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John Duncan Fergusson

1874 - 1961

Fergusson was the most cosmopolitan of the four scottish colourists living in France for well over thirty years. A landscape and figure painter, he was born in Atholl, Perthshire. After initially studying medicine in Edinburgh, he took up art, being influenced particularly by Arthur Melville. Like Melville he visited Spain and Morocco. He spent much time in Paris, eventually settling there 1907-38. In 1939 he moved to Scotland.

The youngest of four children, JD Fergusson was born and brought up in Leith. He was educated at the Royal High School in Edinburgh and initially followed a medical career before being drawn to Paris (1895) where he developed his artistic technique and rubbed shoulders with the young Matisse and Picasso, although his watercolour technique owed much to the work of Arthur Melville.. Fergusson's style was characterised by strong colour, evident brush-work and elegance of design. He was strongly influenced by Samuel J. Peploe (1871 - 1935), who had also trained in Paris, and stayed with his family when in Edinburgh. With Peploe, Francis Cadell (1883 - 1937) and George Hunter (1879 - 1931), Fergusson was one of the Scottish Colourists, but maintained studios in Paris and in London, where he met his wife. The Great War saw Fergusson living in London and Edinburgh where he began to paint powerful Scottish landscapes, earning him a one man show in 1923, followed by exhibitions in London and Paris with S.J. Peploe and F.C.B. Cadell. Towards the end of the war, Cadell painted a series of dramatic pictures around the Naval Dockyard at Portsmouth. When the Second World War was looming, Fergusson and his wife settled in Glasgow. He had been friendly with Charles Rennie Mackintosh (1868 - 1928) and it is thought that Fergusson encouraged Mackintosh to paint. As a member of the Glasgow School, Fergusson was undoubtedly one of Scotland's most important 20th C. artists. He received an honorary degree from the University of Glasgow (1950) and died in the city some 11 years later.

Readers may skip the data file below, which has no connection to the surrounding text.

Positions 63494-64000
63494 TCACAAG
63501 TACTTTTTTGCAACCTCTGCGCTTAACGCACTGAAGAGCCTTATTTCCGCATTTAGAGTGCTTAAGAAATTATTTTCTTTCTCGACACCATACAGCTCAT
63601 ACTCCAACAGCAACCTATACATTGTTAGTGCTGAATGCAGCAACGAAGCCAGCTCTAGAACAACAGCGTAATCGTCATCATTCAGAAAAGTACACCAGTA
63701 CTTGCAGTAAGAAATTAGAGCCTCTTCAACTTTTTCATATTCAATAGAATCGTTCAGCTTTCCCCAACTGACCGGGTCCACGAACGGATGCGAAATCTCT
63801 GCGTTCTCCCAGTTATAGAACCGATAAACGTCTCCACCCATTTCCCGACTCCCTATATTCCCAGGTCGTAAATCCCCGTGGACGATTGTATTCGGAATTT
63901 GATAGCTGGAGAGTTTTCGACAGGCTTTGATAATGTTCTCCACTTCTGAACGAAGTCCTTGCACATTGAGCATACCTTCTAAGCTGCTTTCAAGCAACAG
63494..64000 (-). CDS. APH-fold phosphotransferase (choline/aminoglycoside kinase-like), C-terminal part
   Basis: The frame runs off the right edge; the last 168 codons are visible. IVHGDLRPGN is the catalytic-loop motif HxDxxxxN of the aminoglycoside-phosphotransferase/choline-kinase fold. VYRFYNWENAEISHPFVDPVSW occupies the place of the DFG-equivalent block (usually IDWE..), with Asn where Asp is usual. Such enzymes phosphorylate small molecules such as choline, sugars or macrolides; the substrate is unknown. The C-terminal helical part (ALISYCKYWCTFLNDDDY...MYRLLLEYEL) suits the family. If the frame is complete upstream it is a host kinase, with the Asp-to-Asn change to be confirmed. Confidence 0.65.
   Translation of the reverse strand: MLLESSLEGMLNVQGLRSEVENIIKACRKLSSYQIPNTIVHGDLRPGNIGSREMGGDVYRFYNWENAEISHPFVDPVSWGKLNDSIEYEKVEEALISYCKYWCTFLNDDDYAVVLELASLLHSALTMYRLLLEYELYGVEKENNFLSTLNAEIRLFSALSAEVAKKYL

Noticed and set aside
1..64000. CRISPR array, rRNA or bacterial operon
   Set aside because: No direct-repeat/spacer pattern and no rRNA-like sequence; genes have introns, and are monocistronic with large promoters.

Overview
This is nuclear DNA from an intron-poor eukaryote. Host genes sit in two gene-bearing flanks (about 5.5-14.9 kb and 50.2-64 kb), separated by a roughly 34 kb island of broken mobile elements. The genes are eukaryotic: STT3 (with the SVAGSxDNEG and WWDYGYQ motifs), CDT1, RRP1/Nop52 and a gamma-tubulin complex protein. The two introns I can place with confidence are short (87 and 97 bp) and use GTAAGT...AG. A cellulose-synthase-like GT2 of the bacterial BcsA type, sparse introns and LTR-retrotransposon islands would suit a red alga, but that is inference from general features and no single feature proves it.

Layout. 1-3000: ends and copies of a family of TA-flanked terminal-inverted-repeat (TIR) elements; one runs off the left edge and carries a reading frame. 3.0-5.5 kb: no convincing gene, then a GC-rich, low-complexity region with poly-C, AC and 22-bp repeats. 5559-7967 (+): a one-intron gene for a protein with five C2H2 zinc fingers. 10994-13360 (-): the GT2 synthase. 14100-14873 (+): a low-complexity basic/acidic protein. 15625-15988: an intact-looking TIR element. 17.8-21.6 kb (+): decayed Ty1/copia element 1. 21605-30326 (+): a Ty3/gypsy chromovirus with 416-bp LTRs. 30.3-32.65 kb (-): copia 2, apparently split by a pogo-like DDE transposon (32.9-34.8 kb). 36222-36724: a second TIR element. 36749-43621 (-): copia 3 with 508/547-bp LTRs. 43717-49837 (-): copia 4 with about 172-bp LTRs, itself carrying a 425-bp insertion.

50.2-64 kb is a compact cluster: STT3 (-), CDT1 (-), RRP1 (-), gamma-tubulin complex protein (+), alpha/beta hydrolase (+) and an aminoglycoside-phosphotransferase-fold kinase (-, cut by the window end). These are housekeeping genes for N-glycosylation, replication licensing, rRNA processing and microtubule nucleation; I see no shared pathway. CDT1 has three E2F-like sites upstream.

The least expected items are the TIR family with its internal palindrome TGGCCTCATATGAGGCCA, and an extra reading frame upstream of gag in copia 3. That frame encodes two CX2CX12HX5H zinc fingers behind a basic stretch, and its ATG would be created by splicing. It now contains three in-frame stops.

The University of Stirling was gifted a collection of 14 of his works by his widow (1968).